ATLANTIC

Descriptions of the water and overviews of natural processes combine to make this a unique presentation of the story of the Atlantic Ocean. Readers learn that the Atlantic is not only the mist, salty smell, and sound of the waves, but also the icebergs up north, and the sand that the water constantly wears away and carries somewhere else. Stretching from pole to pole and washing four continents, the Atlantic has been “crossed and probed, charted, studied, dirtied.” It’s also been fished, painted, and written of by poets. Throughout the free-verse text, the author introduces the vocabulary of the ocean—ebb and flood, bay, inlet, continent, charted, oyster beds, longlines, while he skims over various natural processes, such as the ebb and flood of the tides, erosion, and the water cycle. Sparse punctuation sometimes makes the text difficult to follow, but Karas’s (7 x 9 = Trouble, p. 341, etc.) word choices more than make up for this flaw—the “rattle and clatter” of the pebbles in the waves, “heaving, raging,” and “slosh” of the water. Gouache, acrylic, and colored-pencil drawings full of oceany blues and greens complement the text and illustrate the concepts presented. Karas ends with a fact page, “Some Things About Me,” which details the age, size, currents, and growth of the Atlantic. With its broad presentation, this would make an excellent beginning to an elementary-school unit on oceans. A lovely departure for the artist whose work usually makes readers laugh out loud. (Picture book. 4-8)

Pub Date: April 1, 2001

ISBN: 0-399-23632-5

Page Count: 32

Publisher: Putnam

Review Posted Online: May 20, 2010

Kirkus Reviews Issue: March 15, 2002

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A sweet, soft conversation starter and a charming gift.

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BECAUSE I HAD A TEACHER

A paean to teachers and their surrogates everywhere.

This gentle ode to a teacher’s skill at inspiring, encouraging, and being a role model is spoken, presumably, from a child’s viewpoint. However, the voice could equally be that of an adult, because who can’t look back upon teachers or other early mentors who gave of themselves and offered their pupils so much? Indeed, some of the self-aware, self-assured expressions herein seem perhaps more realistic as uttered from one who’s already grown. Alternatively, readers won’t fail to note that this small book, illustrated with gentle soy-ink drawings and featuring an adult-child bear duo engaged in various sedentary and lively pursuits, could just as easily be about human parent- (or grandparent-) child pairs: some of the softly colored illustrations depict scenarios that are more likely to occur within a home and/or other family-oriented setting. Makes sense: aren’t parents and other close family members children’s first teachers? This duality suggests that the book might be best shared one-on-one between a nostalgic adult and a child who’s developed some self-confidence, having learned a thing or two from a parent, grandparent, older relative, or classroom instructor.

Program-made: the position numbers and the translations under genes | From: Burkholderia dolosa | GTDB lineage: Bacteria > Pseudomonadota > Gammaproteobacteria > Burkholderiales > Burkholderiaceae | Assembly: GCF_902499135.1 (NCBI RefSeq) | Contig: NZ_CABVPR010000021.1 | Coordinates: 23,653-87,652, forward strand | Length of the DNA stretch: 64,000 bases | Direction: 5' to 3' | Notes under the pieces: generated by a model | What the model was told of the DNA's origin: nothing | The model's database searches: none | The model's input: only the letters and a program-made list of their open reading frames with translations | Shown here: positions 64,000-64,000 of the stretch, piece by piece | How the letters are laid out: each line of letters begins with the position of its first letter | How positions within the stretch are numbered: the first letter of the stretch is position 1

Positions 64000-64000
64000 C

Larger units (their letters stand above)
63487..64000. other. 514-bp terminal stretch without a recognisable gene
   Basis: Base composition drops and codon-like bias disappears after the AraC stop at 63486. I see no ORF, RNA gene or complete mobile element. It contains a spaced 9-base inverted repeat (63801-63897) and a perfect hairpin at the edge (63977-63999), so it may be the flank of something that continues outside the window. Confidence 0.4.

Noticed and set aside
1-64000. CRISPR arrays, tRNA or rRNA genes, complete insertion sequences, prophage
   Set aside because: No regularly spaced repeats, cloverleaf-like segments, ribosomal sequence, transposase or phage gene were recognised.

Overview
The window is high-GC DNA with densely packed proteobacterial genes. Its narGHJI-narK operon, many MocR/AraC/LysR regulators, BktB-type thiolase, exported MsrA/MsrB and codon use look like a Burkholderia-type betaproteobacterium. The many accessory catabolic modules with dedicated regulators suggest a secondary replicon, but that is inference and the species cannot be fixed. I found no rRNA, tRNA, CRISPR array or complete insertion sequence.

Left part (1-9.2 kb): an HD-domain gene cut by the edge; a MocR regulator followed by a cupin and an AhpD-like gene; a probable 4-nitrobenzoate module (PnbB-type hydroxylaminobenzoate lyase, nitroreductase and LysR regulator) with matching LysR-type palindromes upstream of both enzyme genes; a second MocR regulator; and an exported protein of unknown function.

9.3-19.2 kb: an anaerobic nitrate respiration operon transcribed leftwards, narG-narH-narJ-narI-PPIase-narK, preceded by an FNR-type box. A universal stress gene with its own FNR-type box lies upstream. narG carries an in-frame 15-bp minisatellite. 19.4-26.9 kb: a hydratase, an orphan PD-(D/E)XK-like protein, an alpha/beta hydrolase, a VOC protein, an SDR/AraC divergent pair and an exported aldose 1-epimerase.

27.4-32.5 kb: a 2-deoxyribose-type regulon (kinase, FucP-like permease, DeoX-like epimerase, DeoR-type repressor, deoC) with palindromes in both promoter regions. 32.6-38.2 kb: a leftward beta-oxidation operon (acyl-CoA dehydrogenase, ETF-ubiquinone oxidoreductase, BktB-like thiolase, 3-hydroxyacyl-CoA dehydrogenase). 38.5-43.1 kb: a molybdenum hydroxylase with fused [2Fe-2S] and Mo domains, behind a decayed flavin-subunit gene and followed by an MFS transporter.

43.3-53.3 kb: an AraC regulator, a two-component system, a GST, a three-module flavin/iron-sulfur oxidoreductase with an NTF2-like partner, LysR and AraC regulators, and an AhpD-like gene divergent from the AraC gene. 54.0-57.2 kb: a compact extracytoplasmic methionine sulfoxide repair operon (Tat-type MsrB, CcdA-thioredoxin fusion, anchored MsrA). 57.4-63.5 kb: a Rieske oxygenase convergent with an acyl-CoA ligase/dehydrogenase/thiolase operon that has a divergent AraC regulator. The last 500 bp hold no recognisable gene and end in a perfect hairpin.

A sweet, soft conversation starter and a charming gift. (Picture book. 4-7)

Pub Date: March 1, 2017

ISBN: 978-1-943200-08-5

Page Count: 32

Publisher: Compendium

Review Posted Online: Dec. 14, 2016

Kirkus Reviews Issue: Jan. 1, 2017

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A DOG NAMED SAM

A book that will make young dog-owners smile in recognition and confirm dogless readers' worst suspicions about the mayhem caused by pets, even winsome ones. Sam, who bears passing resemblance to an affable golden retriever, is praised for fetching the family newspaper, and goes on to fetch every other newspaper on the block. In the next story, only the children love Sam's swimming; he is yelled at by lifeguards and fishermen alike when he splashes through every watering hole he can find. Finally, there is woe to the entire family when Sam is bored and lonely for one long night. Boland has an essential message, captured in both both story and illustrations of this Easy-to-Read: Kids and dogs belong together, especially when it's a fun-loving canine like Sam. An appealing tale. (Picture book. 4-8)

Pub Date: April 1, 1996

ISBN: 0-8037-1530-7

Page Count: 40

Publisher: Dial Books

Review Posted Online: May 20, 2010

Kirkus Reviews Issue: Feb. 1, 1996

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